“Traditional Mee Hoon Kueh (面粉馃), made from scratch at home!”
Handmade noodle, a popular noodle dish in Singapore and Malaysia. There are many types and variations of handmade noodles, for instances, Ban Mian (板面), Mee Kia (面仔), and Mee Hoon Kueh (面粉馃), easily available at most food courts, hawker centres and coffee shops. I liked Mee Hoon Kueh (to pronounce in Hokkien dialect), because it is made with the “hand-peeled” method. However, for the commercial convenience, all handmade noodles are made with machine, instead. Ban Mian to be cut into flat noodles with about 0.5-cm wideness, Mee Gia will be rolled into long, thin & round strands, whilst Mee Hoon Kueh to be shaped into small flat squares. Those are for convenience as you would even be able to buy the raw machine-cut types at the supermarkets.. That’s why I still preferred the hand-made version from home. Real hand peeled and pressed version, with the home taste, mouthfeel and noodle texture you wouldn’t get from the machine made…. ~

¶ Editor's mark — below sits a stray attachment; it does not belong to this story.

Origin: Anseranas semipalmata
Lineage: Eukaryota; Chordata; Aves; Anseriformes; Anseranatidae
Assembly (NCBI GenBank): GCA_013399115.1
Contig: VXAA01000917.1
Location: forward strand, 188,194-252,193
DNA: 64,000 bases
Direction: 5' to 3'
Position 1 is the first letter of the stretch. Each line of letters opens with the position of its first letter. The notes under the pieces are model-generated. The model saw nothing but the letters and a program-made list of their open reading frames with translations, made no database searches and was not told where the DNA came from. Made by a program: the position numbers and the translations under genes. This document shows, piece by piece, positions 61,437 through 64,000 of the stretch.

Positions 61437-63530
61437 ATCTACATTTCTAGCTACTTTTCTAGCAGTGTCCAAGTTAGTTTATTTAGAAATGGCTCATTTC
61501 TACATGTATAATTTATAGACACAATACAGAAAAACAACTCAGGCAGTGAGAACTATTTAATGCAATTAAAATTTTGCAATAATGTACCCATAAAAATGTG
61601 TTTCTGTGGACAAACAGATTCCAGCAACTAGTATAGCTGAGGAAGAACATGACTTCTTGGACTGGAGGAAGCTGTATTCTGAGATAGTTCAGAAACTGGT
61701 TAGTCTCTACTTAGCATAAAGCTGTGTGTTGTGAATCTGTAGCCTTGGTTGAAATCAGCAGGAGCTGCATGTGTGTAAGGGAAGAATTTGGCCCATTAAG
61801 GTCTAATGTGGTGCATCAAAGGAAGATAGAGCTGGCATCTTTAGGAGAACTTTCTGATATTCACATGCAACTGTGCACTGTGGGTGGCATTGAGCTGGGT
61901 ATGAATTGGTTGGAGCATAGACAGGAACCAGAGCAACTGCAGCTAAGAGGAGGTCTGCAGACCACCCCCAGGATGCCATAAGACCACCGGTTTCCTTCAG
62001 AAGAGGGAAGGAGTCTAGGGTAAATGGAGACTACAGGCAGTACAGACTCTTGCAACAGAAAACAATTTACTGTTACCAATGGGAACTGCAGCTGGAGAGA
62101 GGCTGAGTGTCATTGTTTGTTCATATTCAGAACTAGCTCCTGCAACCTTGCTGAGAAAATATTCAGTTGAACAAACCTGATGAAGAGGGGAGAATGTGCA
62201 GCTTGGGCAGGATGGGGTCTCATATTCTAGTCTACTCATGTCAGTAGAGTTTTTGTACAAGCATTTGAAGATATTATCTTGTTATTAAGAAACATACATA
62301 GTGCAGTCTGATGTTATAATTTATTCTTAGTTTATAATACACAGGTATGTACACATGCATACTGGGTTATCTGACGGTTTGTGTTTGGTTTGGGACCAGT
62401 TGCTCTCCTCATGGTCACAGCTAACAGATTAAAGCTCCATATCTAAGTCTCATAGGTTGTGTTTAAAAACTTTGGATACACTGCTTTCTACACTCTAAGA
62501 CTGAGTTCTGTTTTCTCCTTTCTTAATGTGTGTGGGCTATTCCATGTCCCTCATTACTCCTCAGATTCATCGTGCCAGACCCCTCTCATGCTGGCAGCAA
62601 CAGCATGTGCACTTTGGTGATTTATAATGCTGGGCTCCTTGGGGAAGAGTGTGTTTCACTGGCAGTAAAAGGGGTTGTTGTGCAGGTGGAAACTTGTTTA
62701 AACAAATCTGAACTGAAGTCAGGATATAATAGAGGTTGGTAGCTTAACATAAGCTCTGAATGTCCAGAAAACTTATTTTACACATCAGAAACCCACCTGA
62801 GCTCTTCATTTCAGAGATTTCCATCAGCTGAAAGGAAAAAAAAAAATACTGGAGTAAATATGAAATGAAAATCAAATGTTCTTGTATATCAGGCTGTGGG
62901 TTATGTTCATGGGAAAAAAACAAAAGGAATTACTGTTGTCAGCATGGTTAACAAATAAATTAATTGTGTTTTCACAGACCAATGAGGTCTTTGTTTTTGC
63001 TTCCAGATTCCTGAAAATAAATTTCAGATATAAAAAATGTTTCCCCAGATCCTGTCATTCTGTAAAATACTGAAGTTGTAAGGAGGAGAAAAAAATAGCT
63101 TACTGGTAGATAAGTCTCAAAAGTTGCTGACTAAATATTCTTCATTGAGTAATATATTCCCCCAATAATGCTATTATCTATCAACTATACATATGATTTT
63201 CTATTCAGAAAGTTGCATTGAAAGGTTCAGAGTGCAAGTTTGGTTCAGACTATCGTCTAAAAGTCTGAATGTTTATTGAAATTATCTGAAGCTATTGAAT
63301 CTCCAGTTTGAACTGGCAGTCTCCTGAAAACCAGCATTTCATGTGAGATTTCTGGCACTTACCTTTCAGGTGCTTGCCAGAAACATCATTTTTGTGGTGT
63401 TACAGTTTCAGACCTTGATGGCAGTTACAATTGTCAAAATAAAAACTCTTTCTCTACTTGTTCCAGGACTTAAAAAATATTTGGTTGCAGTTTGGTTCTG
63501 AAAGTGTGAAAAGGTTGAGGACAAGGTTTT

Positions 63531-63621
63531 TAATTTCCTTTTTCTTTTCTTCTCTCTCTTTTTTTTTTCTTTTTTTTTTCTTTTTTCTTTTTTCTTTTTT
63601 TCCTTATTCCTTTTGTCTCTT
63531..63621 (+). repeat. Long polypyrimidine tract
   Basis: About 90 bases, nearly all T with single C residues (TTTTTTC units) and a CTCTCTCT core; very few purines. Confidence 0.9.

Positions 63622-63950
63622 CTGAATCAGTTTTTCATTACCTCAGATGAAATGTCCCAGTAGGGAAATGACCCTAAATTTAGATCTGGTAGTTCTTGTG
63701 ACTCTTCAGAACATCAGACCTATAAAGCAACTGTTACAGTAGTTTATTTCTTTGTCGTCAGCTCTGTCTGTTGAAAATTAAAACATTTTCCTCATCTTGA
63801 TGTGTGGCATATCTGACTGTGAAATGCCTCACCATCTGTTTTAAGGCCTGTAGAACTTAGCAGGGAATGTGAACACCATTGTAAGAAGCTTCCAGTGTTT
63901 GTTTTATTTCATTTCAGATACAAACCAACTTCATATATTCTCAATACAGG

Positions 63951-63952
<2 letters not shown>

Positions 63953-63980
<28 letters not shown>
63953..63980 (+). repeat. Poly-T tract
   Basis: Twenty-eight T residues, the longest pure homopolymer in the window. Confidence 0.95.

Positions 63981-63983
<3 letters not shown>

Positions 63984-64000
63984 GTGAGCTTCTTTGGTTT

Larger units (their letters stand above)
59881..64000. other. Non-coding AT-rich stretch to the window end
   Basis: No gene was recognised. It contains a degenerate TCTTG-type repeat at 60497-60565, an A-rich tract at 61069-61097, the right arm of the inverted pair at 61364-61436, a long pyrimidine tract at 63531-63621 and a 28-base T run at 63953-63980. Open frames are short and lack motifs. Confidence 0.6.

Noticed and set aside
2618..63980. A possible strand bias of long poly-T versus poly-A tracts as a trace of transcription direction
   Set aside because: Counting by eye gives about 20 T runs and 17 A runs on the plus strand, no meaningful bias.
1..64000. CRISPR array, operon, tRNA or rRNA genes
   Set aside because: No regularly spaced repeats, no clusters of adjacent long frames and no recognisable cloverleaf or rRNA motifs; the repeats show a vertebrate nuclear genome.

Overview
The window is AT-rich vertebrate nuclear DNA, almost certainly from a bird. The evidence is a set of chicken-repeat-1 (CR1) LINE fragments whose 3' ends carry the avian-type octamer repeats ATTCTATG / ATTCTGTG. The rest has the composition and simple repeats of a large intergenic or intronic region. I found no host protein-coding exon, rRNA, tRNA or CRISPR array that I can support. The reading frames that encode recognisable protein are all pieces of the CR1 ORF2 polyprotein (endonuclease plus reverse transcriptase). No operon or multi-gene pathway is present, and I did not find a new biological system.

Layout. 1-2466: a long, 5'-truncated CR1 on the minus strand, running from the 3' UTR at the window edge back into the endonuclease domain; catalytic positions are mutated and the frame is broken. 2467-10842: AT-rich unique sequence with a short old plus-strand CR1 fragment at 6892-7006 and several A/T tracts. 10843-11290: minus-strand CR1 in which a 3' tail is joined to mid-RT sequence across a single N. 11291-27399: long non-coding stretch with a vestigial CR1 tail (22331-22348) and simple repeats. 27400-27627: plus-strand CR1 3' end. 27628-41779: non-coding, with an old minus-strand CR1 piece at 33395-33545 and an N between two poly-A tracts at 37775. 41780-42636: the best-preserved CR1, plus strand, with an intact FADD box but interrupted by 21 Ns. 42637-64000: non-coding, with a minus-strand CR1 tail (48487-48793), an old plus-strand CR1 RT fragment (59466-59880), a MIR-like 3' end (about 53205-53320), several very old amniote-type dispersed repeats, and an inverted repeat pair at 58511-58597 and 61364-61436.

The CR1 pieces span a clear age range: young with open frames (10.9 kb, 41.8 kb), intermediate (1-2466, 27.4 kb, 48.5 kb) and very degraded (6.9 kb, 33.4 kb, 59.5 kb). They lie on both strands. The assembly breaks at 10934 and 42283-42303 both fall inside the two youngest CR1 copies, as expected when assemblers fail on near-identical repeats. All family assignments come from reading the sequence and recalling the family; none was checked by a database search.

This noodle soup recipe was adapted from my grandma’s original recipe from her hometown, Fu Zhou (福州), one of the province in China. I used clams for the soup base. Clam makes the soup tastier and sweeter with its seafood flavour. I would also add wolfberries as I loved its taste as well as the beneficial health values. Adding wolfberries not just enhances the look of your food presentation with it redish colour, it also creates additional sweetness and fragrance to the soup.
Another important ingredient to my handmade noodles soup is the Chinese Spinach (苋菜). Conventionally, vegetable to be used in this handmade noodle should be Sweet Leaf (Sauropus androgynus). In Chinese, we called it Mani Cai (马尼菜). However, Mani Cai is not commonly available in Singapore, Chinese Spinach, therefore, makes great alternative.